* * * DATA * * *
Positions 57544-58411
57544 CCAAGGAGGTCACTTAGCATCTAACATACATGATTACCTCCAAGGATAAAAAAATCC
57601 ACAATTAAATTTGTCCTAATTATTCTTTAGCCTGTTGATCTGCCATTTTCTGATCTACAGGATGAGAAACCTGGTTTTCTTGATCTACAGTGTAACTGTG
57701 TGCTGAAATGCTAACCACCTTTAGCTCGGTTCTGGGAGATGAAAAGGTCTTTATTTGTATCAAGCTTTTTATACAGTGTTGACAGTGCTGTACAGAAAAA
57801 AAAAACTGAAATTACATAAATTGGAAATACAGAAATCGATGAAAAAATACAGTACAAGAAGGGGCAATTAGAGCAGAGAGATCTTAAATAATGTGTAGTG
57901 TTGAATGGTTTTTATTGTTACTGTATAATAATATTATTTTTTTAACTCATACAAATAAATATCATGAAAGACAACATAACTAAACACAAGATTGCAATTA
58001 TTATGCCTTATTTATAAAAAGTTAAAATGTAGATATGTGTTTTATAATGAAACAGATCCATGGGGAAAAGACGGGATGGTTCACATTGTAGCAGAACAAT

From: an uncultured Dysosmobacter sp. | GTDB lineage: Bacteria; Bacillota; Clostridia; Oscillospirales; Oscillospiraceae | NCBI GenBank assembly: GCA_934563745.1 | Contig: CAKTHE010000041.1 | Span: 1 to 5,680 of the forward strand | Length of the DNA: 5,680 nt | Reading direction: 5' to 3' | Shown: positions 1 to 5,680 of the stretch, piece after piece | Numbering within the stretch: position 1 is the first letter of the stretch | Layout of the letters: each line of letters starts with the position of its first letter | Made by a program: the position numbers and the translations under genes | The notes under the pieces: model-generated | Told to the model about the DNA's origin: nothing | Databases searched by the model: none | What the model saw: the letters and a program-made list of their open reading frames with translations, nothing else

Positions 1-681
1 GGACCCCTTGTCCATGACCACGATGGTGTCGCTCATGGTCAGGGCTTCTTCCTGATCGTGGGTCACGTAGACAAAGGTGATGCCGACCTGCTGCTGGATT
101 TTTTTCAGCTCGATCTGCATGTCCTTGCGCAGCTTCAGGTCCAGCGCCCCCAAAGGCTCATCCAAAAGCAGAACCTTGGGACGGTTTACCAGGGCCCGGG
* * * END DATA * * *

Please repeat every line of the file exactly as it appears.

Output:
Positions 57544-58411
57544 CCAAGGAGGTCACTTAGCATCTAACATACATGATTACCTCCAAGGATAAAAAAATCC
57601 ACAATTAAATTTGTCCTAATTATTCTTTAGCCTGTTGATCTGCCATTTTCTGATCTACAGGATGAGAAACCTGGTTTTCTTGATCTACAGTGTAACTGTG
57701 TGCTGAAATGCTAACCACCTTTAGCTCGGTTCTGGGAGATGAAAAGGTCTTTATTTGTATCAAGCTTTTTATACAGTGTTGACAGTGCTGTACAGAAAAA
57801 AAAAACTGAAATTACATAAATTGGAAATACAGAAATCGATGAAAAAATACAGTACAAGAAGGGGCAATTAGAGCAGAGAGATCTTAAATAATGTGTAGTG
57901 TTGAATGGTTTTTATTGTTACTGTATAATAATATTATTTTTTTAACTCATACAAATAAATATCATGAAAGACAACATAACTAAACACAAGATTGCAATTA
58001 TTATGCCTTATTTATAAAAAGTTAAAATGTAGATATGTGTTTTATAATGAAACAGATCCATGGGGAAAAGACGGGATGGTTCACATTGTAGCAGAACAAT

From: an uncultured Dysosmobacter sp. | GTDB lineage: Bacteria; Bacillota; Clostridia; Oscillospirales; Oscillospiraceae | NCBI GenBank assembly: GCA_934563745.1 | Contig: CAKTHE010000041.1 | Span: 1 to 5,680 of the forward strand | Length of the DNA: 5,680 nt | Reading direction: 5' to 3' | Shown: positions 1 to 5,680 of the stretch, piece after piece | Numbering within the stretch: position 1 is the first letter of the stretch | Layout of the letters: each line of letters starts with the position of its first letter | Made by a program: the position numbers and the translations under genes | The notes under the pieces: model-generated | Told to the model about the DNA's origin: nothing | Databases searched by the model: none | What the model saw: the letters and a program-made list of their open reading frames with translations, nothing else

Positions 1-681
1 GGACCCCTTGTCCATGACCACGATGGTGTCGCTCATGGTCAGGGCTTCTTCCTGATCGTGGGTCACGTAGACAAAGGTGATGCCGACCTGCTGCTGGATT
101 TTTTTCAGCTCGATCTGCATGTCCTTGCGCAGCTTCAGGTCCAGCGCCCCCAAAGGCTCATCCAAAAGCAGAACCTTGGGACGGTTTACCAGGGCCCGGG